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Biotech Science

Half-Life of DNA is 521 Years, Jurassic Park Impossible After All 315

Posted by Soulskill
from the unless-you-have-a-time-machine dept.
another random user writes with this quote from Nature News: "Few researchers have given credence to claims that samples of dinosaur DNA have survived to the present day, but no one knew just how long it would take for genetic material to fall apart. Now, a study of fossils found in New Zealand is laying the matter to rest — and putting paid to hopes of cloning a Tyrannosaurus rex (abstract). After cell death, enzymes start to break down the bonds between the nucleotides that form the backbone of DNA, and micro-organisms speed the decay. In the long run, however, reactions with water are thought to be responsible for most bond degradation. Groundwater is almost ubiquitous, so DNA in buried bone samples should, in theory, degrade at a set rate. Determining that rate has been difficult because it is rare to find large sets of DNA-containing fossils with which to make meaningful comparisons. To make matters worse, variable environmental conditions such as temperature, degree of microbial attack and oxygenation alter the speed of the decay process. By comparing the specimens' ages and degrees of DNA degradation, the researchers calculated that DNA has a half-life of 521 years. That means that after 521 years, half of the bonds between nucleotides in the backbone of a sample would have broken; after another 521 years half of the remaining bonds would have gone; and so on."
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Half-Life of DNA is 521 Years, Jurassic Park Impossible After All

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  • by dpilot (134227) on Wednesday October 10, 2012 @01:02PM (#41610121) Homepage Journal

    That just says that they're going to inject the DNA - it doesn't say that they're going to get viable embryos out of it.

  • by Doofus (43075) on Wednesday October 10, 2012 @01:05PM (#41610151)
    So in amber, or some other similar impermeable substance, the chemical reactions requiring water or air might well be prevented or dramatically slowed, thus the degradation of DNA might be substantially slower than the 521 years described in the summary.

    Not necessarily the end of the Jurassic Park idea.
  • Question... (Score:5, Insightful)

    by Savage-Rabbit (308260) on Wednesday October 10, 2012 @01:06PM (#41610169)

    If the half-life of DNA is 521 years how are scientists able to sequence 30.000 year old Neanderthal DNA? Presumably this applies to regular DNA, did Svante Pääbo and his team sequence mtDNA?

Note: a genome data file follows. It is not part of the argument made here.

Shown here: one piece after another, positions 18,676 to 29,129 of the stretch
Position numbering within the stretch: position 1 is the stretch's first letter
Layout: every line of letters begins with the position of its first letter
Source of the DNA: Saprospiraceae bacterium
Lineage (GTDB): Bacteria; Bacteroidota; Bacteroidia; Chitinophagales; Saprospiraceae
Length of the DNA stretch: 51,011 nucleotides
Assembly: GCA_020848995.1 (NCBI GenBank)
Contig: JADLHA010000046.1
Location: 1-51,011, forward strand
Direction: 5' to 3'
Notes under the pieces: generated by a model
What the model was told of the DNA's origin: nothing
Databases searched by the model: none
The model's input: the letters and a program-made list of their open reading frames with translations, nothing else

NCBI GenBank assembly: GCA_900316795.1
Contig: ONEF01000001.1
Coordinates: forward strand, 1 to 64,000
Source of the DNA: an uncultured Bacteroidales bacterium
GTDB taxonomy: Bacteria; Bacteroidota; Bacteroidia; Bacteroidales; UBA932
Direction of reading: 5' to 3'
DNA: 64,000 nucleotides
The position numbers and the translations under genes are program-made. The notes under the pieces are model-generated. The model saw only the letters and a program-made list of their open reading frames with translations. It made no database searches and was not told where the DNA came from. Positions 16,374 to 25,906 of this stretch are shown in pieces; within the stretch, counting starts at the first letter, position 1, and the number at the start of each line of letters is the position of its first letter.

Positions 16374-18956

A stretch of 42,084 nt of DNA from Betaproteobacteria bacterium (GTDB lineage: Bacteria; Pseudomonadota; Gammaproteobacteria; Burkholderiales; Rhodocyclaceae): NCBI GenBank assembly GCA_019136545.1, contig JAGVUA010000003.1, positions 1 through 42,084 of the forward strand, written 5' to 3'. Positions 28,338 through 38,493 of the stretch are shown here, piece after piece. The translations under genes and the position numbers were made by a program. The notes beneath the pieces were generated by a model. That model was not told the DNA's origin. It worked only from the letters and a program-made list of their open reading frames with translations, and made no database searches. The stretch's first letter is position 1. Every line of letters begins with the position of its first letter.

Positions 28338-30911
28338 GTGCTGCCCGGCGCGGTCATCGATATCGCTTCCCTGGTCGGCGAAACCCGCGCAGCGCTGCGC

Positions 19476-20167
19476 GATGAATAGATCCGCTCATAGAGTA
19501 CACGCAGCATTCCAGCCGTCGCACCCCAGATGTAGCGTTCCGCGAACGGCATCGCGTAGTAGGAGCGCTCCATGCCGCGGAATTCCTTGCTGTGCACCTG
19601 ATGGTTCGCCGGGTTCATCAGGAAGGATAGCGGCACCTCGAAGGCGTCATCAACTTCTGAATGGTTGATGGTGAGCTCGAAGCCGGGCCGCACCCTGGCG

• Uh, what? (Score:4, Insightful)

    by Daetrin (576516) on Wednesday October 10, 2012 @01:09PM (#41610223)
    Wikipedia seems to have a page all about doing what this article says is impossible: http://en.wikipedia.org/wiki/Ancient_DNA [wikipedia.org]

    It claims there are multiple cases of Neanderthal DNA being sequenced, and a couple quick google searches seem to indicate there are many other similar situations where DNA was recovered.

    So i'm wondering, did this study perhaps prove that if nothing is done to preserve the DNA after death then... surprise! The DNA isn't preserved?
  • by busyqth (2566075) on Wednesday October 10, 2012 @01:22PM (#41610411)

    Why do they need to know? 10,000 years is roughly 20 half-life periods, so they should expect roughly 1-millionth of the DNA to remain.

    Since the wooly mammoth genome is approximately 4.7 billion in 58 chromosomes, for an average of 81 million base pairs per chromosome, the DNA fragments would be, on average 81 base pairs long, which should be enough to figure out the original sequence after duplicating and matching. So a full reconstructed mammoth genome should be possible.

  • by jlv (5619) on Wednesday October 10, 2012 @01:32PM (#41610547) Homepage

    One of the best ways to make it happen is to declare it's "impossible". It gives people something to strive for.

  • by gewalker (57809) <Gary,Walker&AstraDigital,com> on Wednesday October 10, 2012 @02:27PM (#41611347)

    Even more importantly, this ignores a previous published article on "DNA Sequence from Cretaceous Period Bone Fragments" -- Science 266 (5188) 1229-1232, here is a PDF [myweb.dal.ca] of the article in Science. Either 80 mya (Cretaceous) is horribly wrong, the 521 year half-live of DNA is horribly wrong, Woodruff, et al were horrible deceived (or frauds) or some combination of these.

    You would hope evidence would be the deciding factor, but scientists are human too, and the interpretation of evidence is often more important than the actual evidence -- it is very hard to upset to prevailing opinion (as it should be when the opinion is well founded)

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